Tuesday, June 22, 2010

Virginia: A Weekend.

In which I reveal just how much of a wine, food, and yarn snob I have become, teach a great group of knitters, and manage to have the best day in spite of sunburn and heatstroke.
This is how much junk a woman writing a book thinks she needs to bring on a working weekend. Go ahead and guess how many of these bags actually were used while we were there.

I know I am going to forget some important things, but I need to get the basics down before I forget! We left home Thursday morning and drove to Front Royal, VA. I had wanted to stop somewhere in PA to spend some time - there are so many roadside attractions and factory tours scattered in Pennsylvania. In the end I narrowed it down to the Utz chip factory in Hanover. I have a thing about factory tours breaking up long drives. They get you up and moving after hours of sitting. You often learn things you did not know. And if you're very lucky, you get a snack thrown in for good measure, like at Cabot and Ben & Jerry's. This was my plan. Drive a lot, stop in Hanover, and finish our journey to Front Royal.

Somewhere along route 81 in Pennsylvania, however, we entered a dangerous time-space vortex. Too-frequent stops combined with heavy traffic resulted in us missing Utz by minutes. This was made up for by the amazing beauty of the Blue Ridge. Truly, I could live here and be happy. We headed on to Front Royal and checked into our hotel, a Hampton Inn. Mister Wonderful loves a good Hampton Inn, and even the not so good ones. This is a good one. We asked at the counter for some ideas on where to get dinner and headed out. We chose the Main Street Mill in downtown Front Royal. What, I thought, could be better than a local restaurant in an old feed mill?
A lot could have been better. The last time we were in this area which was three years ago we ate at Jalisco, a Mexican place in town, and I wish we'd gone back there. The food at the Main Street Mill was indifferent; the sort of standard if a bit unhealthy fare that fills you up and doesn't make you sad. But the smell of cigarette smoke was overwhelming. It carried into the side of the place where smoking is not allowed, and really made the meal unpleasant. You know that feeling when you've been on the road all day, and you're hungry, and the idea of getting back in the car and moving to another location just overwhelms you? That's where I was. So we stayed. I wish we hadn't. I did find a pamphlet describing a walking tour of Front Royal, though, which gave me an idea. I am notorious for early rising when traveling, like the sound of the chickens in my ears is there promptly at 5 even if the birds are miles away. I decided that we should get up early and walk the 2 mile tour before heading to our next destination.
On our way back to the hotel we stopped for adult libations and a bit of a snack and I saw a thing that I haven't seen since Katy's 80's birthday party...which in no way suggests how old Katy is or might be, or may have been.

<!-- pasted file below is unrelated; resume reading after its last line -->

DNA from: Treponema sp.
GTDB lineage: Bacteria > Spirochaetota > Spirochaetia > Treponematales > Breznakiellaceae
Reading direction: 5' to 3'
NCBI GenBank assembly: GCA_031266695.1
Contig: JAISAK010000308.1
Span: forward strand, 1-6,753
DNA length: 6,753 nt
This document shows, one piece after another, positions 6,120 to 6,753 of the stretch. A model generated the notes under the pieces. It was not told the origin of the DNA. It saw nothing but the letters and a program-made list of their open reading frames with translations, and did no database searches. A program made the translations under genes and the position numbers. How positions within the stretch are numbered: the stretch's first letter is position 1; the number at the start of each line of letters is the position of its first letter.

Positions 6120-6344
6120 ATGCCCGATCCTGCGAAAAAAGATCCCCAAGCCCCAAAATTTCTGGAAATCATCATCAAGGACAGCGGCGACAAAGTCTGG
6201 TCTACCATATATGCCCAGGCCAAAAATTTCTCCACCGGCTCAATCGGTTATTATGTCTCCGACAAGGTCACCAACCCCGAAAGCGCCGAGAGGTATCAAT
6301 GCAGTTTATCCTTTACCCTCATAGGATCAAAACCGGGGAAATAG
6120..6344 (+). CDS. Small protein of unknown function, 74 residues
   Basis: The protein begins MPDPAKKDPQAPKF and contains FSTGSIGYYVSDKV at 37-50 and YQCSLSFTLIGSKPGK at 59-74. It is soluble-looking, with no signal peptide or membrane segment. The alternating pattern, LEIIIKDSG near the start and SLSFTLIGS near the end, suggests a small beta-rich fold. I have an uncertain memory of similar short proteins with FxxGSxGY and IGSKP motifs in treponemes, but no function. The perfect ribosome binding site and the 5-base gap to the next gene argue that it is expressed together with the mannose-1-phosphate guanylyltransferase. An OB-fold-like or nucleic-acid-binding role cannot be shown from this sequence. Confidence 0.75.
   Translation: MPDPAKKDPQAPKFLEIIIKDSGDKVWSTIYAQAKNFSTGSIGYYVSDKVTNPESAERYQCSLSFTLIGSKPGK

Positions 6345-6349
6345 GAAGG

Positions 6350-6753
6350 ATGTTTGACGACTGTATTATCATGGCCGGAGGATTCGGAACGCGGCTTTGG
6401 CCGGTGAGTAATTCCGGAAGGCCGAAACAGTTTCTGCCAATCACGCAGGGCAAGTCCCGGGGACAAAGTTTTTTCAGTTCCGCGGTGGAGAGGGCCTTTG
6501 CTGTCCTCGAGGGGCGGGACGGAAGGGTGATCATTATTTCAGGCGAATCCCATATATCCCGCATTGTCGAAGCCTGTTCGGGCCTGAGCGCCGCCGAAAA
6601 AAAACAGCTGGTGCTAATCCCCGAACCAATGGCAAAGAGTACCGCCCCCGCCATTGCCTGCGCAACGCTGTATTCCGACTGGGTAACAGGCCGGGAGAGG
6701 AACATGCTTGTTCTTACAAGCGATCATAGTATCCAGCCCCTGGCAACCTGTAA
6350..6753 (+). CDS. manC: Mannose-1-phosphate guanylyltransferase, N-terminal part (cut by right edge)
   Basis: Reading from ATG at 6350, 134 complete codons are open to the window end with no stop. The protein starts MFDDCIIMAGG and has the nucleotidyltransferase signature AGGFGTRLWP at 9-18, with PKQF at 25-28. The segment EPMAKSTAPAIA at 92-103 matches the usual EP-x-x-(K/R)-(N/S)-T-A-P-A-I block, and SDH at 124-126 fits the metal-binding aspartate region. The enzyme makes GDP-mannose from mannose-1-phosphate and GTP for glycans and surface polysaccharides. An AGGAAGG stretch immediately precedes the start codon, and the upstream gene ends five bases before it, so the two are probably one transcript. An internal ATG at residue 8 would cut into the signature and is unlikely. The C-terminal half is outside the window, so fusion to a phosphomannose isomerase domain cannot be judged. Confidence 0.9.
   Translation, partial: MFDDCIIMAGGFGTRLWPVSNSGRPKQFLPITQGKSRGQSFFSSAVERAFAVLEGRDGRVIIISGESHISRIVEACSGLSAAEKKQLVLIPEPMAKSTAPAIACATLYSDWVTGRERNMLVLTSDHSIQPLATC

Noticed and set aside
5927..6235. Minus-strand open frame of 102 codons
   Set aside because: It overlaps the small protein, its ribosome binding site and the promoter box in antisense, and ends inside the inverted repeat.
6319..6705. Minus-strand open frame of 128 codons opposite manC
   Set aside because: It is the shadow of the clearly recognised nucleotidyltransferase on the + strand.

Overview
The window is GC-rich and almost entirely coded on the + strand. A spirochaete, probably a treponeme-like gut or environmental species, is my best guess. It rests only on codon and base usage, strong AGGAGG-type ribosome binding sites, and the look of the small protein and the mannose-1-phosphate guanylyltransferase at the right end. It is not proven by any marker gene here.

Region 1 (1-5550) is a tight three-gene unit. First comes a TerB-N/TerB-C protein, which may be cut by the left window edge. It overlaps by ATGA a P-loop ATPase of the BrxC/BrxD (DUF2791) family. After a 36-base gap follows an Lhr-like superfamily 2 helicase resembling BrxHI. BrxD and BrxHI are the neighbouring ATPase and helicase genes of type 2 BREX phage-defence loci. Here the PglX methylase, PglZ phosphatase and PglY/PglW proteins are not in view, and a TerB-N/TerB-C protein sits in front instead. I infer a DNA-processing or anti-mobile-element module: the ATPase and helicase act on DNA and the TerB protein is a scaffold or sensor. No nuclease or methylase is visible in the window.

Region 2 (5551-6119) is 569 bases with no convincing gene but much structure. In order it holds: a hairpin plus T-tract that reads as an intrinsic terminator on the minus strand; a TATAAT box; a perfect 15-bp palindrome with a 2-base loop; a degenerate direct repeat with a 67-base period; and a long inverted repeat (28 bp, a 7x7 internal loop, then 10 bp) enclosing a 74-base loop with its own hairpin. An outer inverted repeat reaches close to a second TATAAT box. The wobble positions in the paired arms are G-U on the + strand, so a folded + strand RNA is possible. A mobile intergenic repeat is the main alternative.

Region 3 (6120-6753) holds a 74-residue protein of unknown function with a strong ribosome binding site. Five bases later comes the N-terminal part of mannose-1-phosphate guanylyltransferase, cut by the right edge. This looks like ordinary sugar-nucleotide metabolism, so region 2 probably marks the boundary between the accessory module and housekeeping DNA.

Right there in the cooler, a whole shelf of it in a wide range of flavors and everything! Mr. Wonderful chose Corona instead. Good decision. Am I the only person who remembers just haw bad these things are? Like festered fruit punch? Apparently I am.

In the end, I slept a bit more than intended and we walked a bit less. On our slightly altered early morning tour we saw the Millennium Sundial, erected in December 1999.
Notice anything...unusual about this sundial? If you do, please share it in the comments section.
We also saw this really amazing log house.
 Built in 1788, the Petty-Sumption house amazed me in it's longevity. For an old loggie with big thick chinking, that's a long life!

We stopped at the Daily Grind for some coffee (me) and some weird lemon frozen thing (him). Loved this cafe and wanted to move in. They had chairs and tables, some really nice window-seats, tables out side and even a meeting room in back! I did a bit of shopping at the Blue Ridge Hospice Thrift Shop on Main Street. I love thrift shops of all shapes and sizes, and I really love hospice work. In order for them to be there when we need them, they need support. Shopping in their thrift shops is a great way to give them that support and save yourself a dime or two. This shop even has a "man room" with "fishing poles and stuff". Perfect.

Mister Wonderful was not distracted for long by the "man room", so we headed on to our next destination - a visit with Jenn Tepper-Heverly at her lovely home to talk about her amazing Spirit Trail Fiberworks yarns for inclusion in the new book. Dyers have my awe and respect. What they do astounds me. It's not just the color. It's about choosing the base yarn that those colors will inhabit, then choosing the colors, and then - most importantly - replicating those colors over and over again with some level of standardization. I just couldn't do it. But Jenn does and she does it so very beautifully. I cannot say enough about these yarns. The base yarns are just amazing and the color is perfection. Might I particularly enable - I mean, direct your attention to Birte, which must be owned (I am currently swatching it and I am so in love), and also Penelope and Sunna either of  whom I would have an affair with. Dyers are also generous people. You'll find Spirit Trail yarns in the new book, and in another little project I dreamed up on my way home.